European Data Centres and Colocation
A Rising Force in Tech
Europe has come into its own with blossoming tech hubs in a number of major cities, according to a new report: Tech Hubs in Europe. Unlike Silicon Valley, Europe is just now starting to fire on all cylinders as far as technology is concerned. Europe's data centre and tech market is divided into separate major tech hubs, amongst them are:
Dublin has become recognized as a centre of tech excellence where a data centre boom is expected to continue, according to the Dublin Convention Bureau. As a whole, companies find Ireland attractive, due to the country's high ranking in providing the 5 key factors necessary to successfully host digital assets: Policy, People, Pedigree, Pipes, and Power. It scored 32 out of 36 on an assessment done by 451 Research.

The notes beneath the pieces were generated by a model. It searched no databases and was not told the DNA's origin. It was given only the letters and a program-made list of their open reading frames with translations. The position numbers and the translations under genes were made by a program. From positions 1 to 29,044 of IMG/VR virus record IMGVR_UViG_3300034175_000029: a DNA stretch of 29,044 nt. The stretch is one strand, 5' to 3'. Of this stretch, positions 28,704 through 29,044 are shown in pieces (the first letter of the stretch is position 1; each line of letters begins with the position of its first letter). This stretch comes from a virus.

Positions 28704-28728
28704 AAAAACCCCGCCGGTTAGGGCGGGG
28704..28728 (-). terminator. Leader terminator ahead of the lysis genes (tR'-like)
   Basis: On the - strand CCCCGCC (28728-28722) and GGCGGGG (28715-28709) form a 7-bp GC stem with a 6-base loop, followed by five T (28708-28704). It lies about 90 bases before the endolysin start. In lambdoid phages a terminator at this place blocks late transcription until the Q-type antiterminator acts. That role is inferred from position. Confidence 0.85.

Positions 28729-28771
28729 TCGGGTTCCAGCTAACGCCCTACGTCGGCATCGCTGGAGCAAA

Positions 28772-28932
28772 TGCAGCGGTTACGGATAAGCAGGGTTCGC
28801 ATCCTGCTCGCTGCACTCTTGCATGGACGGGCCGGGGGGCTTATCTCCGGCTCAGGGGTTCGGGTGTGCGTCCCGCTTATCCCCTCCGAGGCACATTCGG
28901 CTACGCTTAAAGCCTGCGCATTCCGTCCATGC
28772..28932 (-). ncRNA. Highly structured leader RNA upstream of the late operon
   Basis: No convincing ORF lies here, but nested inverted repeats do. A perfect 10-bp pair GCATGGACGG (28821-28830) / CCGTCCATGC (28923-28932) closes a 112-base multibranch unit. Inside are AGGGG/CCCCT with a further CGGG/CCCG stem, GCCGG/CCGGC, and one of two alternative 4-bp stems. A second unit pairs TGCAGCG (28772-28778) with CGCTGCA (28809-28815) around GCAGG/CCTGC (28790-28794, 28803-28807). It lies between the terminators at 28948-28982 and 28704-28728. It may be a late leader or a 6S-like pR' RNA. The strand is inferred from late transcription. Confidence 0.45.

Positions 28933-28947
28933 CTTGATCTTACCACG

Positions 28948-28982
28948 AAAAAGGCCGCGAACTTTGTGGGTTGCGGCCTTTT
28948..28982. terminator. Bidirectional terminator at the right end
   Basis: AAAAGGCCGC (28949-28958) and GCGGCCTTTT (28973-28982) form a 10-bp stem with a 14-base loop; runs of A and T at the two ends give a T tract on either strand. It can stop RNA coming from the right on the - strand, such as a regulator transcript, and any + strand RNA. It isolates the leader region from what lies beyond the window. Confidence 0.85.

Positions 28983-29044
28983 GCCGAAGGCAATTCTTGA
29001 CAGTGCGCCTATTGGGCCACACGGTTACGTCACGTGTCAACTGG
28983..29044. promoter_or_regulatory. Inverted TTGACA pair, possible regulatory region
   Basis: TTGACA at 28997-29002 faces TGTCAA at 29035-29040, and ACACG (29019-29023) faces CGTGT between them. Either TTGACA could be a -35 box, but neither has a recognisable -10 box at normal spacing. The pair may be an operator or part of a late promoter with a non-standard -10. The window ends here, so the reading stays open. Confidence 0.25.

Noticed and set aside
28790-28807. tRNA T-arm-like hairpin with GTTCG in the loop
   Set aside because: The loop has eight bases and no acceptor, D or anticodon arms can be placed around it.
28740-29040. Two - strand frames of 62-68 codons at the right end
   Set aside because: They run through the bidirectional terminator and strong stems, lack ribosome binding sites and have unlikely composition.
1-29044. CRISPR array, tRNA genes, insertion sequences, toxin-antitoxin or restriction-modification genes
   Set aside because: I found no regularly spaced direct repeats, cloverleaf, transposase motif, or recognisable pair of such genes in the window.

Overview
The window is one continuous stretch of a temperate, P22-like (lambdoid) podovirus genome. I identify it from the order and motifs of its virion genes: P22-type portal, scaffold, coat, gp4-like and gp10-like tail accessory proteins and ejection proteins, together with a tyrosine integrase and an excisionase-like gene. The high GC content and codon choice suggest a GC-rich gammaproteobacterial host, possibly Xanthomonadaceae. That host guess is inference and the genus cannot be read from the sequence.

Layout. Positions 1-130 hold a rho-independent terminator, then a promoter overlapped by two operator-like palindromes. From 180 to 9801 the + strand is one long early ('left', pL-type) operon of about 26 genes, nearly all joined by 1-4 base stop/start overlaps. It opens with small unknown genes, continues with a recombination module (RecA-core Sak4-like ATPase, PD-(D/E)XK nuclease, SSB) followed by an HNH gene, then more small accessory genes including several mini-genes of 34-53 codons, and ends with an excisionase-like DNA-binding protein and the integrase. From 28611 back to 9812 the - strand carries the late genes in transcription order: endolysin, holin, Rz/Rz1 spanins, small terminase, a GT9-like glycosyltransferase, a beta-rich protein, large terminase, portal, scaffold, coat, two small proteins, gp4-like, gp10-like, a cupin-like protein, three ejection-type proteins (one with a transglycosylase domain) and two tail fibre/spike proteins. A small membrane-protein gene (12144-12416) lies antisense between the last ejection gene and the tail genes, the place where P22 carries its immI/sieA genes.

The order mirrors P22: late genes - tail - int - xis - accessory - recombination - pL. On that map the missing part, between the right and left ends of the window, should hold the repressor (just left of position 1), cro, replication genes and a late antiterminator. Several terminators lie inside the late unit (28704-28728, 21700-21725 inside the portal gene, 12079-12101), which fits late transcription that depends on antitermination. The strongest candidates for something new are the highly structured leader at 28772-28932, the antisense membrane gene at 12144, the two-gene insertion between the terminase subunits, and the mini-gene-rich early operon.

As the fastest growing data centre market in Europe, the Amsterdam metro region is considered the Digital Gateway to Europe, having grown an average of 15% per year for the past 5 years, according to a report by Pb7 Research. The Amsterdam metro offers multiple benefits, including one of the biggest Internet exchanges in the world, excellent connectivity, low energy costs, a stable energy grid and world class infrastructure for international business.
Germany's high internet bandwidth capacity, its low rate of inflation and stable political system make it an attractive location for data centres. With over 2.5 terabytes per second at peak times, the country's financial centre Frankfurt is considered the most important data hub in Germany and home to the largest number of data centres. As a whole, Germany was ranked 4th in the BSA Global Cloud Computing Scorecard 2013 that measures countries' preparedness to support the growth of cloud computing.
Often referred to as the tech capital of Europe, and one of the world's largest data centre markets, London is also a thriving centre for software development, and already diving into the acceleration of the IoT. As a major hub for big data, London is considered a global force in the digital economy, with one fifth of the U.K.'s tech businesses now headquartered in Inner London, according to Stirling Ackroyd.